We’ve all heard of the same beautiful beach escapes in Thailand like Koh Samui, Phuket, and Koh Phi Phi. But, let’s face it: these spots are becoming overrun and overdeveloped. Tourist traps, if you will. We’ve mined the rest of Thailand to bring you an updated list of the country’s best beaches minus the oppressive crowds so familiar in many spots. It may mean an extra boat ride or a short hike, but with a little research and dedication, you’ll be on your own deserted shoreline in no-time.
Nestled on the northwest coast of Phuket, Mai Khao Beach is the longest beach on the island, a pristine stretch of pearl-white sand part of the lush Sirinat National Park – dubbed one of Thailand’s last untouched gems – brimming with postcard-perfect beaches and lush jungle. With JW Marriott Phuket Resort & Spa being the only resort in the area, this is the ideal spot for a tranquil getaway, far from the hustle and bustle of other more popular destinations. Check out Luxury Escapes’ exclusive deal for JW Marriot Phuket Resort & Spa here.
The sandy coast of Hua Hin is located just about 200km for Bangkok and is already a popular spot among expats in retirement and Thai’s on weekend getaways, but it does not come with all of the hoards and over development that other beaches do. A laid back attitude only adds to the serene, 5km stretch where white sands meet turquoise waters. Besides sunning yourself in the sand or at any of the luxury accommodations that dot the shoreline, there’s tons to do in the surrounding area including a bustling night-market with delicious seafood cooked on the spot, Buddhist temples and towering waterfalls. That is, aside from the usual activities like cooking classes, elephant rides, snorkelling and diving and golf.
Also known as Koh Kut, this gem of an island in the Gulf of Thailand is the easternmost island before the Thai/Cambodian border. The island has been part of border disputes between the two countries in the past, but those issues have now passed and the dispute has only helped to keep the island undiscovered. It won’t stay quiet for long, though, because beautiful beaches on the west coast are quickly luring resorts and travellers to the island. Sand flies can be a problem, depending on the season and the beach, but that is no reason to stay away from this newly discovered paradise. The largest town on the island, Ao Salat, is home to just about 300 people who base their existence off of fishing. It’s worth a visit if you can find a scarce car to take you. You can catch a boat to Koh Kood from Trat, on the mainland, or Koh Chang to the north. Koh Mak, smaller and beautiful in its own right, is not far from here and can be reached twice daily by speedboat.
This spot, although on the coast of mainland Thailand, is only reachable by boat, and thus, still relatively quiet. It’s well-known to climbers around the world for its limestone rock formations jutting out of its clear blue waters. There is a small strip here with restaurants and bars, budget accommodations and some upscale resorts on West Railay. There are caves and jungle trails to explore, and rock climbing excursions for beginners and experts alike. Railay is accessible from popular Ao Nang, with boats making the short trip repeatedly every day.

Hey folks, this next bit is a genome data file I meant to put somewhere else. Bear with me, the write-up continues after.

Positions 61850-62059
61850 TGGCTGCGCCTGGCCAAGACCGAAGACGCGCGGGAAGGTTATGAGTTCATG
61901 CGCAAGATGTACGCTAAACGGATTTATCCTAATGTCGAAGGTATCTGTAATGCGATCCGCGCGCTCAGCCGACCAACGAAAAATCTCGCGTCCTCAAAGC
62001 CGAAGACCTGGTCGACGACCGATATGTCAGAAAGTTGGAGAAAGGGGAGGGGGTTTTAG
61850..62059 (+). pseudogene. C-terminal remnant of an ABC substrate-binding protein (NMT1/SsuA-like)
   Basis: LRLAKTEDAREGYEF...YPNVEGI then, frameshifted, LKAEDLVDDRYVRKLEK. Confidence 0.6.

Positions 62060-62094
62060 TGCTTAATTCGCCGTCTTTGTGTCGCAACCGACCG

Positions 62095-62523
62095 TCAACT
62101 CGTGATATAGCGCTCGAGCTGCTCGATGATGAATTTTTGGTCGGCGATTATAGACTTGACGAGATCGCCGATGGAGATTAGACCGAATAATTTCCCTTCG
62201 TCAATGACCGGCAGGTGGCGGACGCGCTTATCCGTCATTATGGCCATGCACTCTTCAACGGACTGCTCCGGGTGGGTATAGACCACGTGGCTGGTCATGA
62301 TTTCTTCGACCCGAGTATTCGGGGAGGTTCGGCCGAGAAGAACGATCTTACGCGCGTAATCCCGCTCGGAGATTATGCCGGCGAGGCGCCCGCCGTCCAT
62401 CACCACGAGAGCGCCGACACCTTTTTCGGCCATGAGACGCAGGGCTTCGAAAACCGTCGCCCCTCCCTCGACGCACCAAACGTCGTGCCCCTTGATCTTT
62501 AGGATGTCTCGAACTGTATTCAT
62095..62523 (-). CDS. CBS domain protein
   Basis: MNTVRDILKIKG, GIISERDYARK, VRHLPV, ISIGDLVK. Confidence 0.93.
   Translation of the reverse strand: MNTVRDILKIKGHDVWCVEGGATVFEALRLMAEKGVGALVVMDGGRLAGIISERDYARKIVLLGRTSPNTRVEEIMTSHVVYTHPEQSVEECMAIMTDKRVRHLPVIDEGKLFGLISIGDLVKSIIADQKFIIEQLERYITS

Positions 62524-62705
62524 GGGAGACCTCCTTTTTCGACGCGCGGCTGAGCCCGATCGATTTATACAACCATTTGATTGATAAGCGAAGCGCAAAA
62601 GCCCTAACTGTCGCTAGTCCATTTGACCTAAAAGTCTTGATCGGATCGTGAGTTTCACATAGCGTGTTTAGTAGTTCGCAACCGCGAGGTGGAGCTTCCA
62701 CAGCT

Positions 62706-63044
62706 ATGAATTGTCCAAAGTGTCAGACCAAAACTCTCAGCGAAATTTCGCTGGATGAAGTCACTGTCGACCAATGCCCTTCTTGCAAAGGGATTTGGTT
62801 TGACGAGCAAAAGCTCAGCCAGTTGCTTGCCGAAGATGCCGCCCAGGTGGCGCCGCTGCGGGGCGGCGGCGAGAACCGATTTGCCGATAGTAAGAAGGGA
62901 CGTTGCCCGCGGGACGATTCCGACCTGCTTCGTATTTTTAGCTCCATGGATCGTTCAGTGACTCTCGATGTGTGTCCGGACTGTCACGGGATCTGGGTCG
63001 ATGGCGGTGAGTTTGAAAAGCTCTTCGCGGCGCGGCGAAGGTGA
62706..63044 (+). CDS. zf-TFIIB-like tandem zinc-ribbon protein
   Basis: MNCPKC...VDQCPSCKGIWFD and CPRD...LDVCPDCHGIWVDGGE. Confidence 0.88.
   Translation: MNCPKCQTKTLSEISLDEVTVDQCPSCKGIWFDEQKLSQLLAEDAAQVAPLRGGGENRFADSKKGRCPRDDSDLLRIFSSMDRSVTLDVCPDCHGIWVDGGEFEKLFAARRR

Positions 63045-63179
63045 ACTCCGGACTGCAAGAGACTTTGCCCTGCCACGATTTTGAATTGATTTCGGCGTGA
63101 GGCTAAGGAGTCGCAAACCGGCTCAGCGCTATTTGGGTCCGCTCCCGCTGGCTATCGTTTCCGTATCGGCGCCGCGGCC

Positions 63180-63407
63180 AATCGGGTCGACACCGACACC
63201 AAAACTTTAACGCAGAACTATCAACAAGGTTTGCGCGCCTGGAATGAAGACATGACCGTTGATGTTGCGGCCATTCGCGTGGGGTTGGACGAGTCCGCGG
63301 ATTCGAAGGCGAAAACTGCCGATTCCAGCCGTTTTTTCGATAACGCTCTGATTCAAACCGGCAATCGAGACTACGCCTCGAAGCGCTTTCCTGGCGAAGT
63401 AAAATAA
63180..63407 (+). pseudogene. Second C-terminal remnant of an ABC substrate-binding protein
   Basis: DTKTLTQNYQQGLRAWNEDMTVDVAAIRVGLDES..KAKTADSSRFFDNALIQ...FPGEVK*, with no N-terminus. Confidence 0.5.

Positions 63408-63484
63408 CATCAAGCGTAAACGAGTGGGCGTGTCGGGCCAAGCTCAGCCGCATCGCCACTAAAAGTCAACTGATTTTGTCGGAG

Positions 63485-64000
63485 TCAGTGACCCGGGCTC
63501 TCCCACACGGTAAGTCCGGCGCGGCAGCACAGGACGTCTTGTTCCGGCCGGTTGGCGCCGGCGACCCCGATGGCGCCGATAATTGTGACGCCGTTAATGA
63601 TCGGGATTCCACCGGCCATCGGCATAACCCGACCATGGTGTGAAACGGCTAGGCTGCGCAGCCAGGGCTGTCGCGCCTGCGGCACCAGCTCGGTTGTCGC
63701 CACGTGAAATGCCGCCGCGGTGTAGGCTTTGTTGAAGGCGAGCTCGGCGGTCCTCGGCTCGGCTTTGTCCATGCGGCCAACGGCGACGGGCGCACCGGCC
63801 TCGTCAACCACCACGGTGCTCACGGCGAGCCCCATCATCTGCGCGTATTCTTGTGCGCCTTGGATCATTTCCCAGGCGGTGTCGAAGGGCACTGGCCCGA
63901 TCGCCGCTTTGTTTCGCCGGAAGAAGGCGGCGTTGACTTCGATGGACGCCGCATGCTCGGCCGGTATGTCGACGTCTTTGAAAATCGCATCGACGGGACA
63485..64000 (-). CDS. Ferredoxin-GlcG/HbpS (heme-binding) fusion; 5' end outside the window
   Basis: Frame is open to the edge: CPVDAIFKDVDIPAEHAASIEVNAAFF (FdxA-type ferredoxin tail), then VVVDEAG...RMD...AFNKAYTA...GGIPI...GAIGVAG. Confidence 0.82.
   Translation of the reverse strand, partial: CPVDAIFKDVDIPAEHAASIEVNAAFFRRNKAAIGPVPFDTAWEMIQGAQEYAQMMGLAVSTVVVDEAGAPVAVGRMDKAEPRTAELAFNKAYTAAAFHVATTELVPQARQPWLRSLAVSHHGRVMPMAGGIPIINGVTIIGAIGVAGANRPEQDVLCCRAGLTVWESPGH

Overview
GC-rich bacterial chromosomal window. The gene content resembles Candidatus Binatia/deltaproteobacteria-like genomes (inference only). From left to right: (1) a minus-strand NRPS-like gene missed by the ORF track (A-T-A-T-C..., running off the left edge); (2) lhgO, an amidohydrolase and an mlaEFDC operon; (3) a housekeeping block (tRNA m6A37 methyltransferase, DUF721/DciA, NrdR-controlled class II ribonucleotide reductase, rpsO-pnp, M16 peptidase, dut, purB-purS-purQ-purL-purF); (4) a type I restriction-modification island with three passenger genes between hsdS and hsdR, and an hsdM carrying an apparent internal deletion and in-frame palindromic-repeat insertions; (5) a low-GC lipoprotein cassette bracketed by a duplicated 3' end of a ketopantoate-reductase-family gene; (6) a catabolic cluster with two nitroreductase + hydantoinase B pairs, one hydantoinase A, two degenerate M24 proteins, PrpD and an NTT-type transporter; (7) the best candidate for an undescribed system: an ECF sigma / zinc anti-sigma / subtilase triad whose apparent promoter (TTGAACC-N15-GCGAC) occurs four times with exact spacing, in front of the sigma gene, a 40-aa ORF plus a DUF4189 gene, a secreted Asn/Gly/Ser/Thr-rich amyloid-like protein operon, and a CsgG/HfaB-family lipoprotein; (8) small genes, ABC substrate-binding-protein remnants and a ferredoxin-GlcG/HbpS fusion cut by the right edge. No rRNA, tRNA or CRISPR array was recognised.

Easily accessible from popular tourist areas like Phuket and Koh Phi Phi, Koh Lanta (actually made up of two islands) has remained less commercialised and crowded than the former two. It’s great for older people or families who aren’t particularly looking for that party culture that Thailand is known for, but still want to enjoy blue waters, great diving opportunities, white sands, and beautiful sunsets. Four kilometre long Long Beach (or Phrae Ae,) on Koh Lanta Yai is one of your best beach options. It is dotted with accommodations and restaurants but it always manages to seem quiet empty. The same even goes for the island’s most popular beach, Klong Dao, and for the pristine Kantiang Bay.
Sometimes, you just can’t avoid Phuket. It has become one of Thailand’s most popular tourist destinations for a reason, after all. The resort island has beautiful beaches, amazing accommodations and all the modern conveniences that a traveller could ask for. When choosing a beach, however, it’s important to consider that many places in Phuket are crowded and overdeveloped. Enter Nai Harn Beach. Although secluded Nai Harn is well off the beaten path of the tourist parade, it does have a few restaurants and hotels that make it easily accessible as a day trip from other locations on Phuket or as a destination in itself. Paradise comes with a catch, however. Be aware that waters off Phuket beaches can sometimes have strong currents. Heed any warnings or red flag displays to enjoy your holiday safely.
Little Koh Ngai sits just off of one of our other favourites, Koh Lanta. Again, it offers impressive, white sand beaches, great snorkelling accessible from shore, beautiful forests and wildlife, and a laid-back feel. Here, your daily view from the beach will be iconic karst formations jutting out of the sea that are so familiar a site in Thailand. Take a day trip to nearby Koh Rok, another idyllic location, for world-class snorkeling, or even camping, if that’s your thing.
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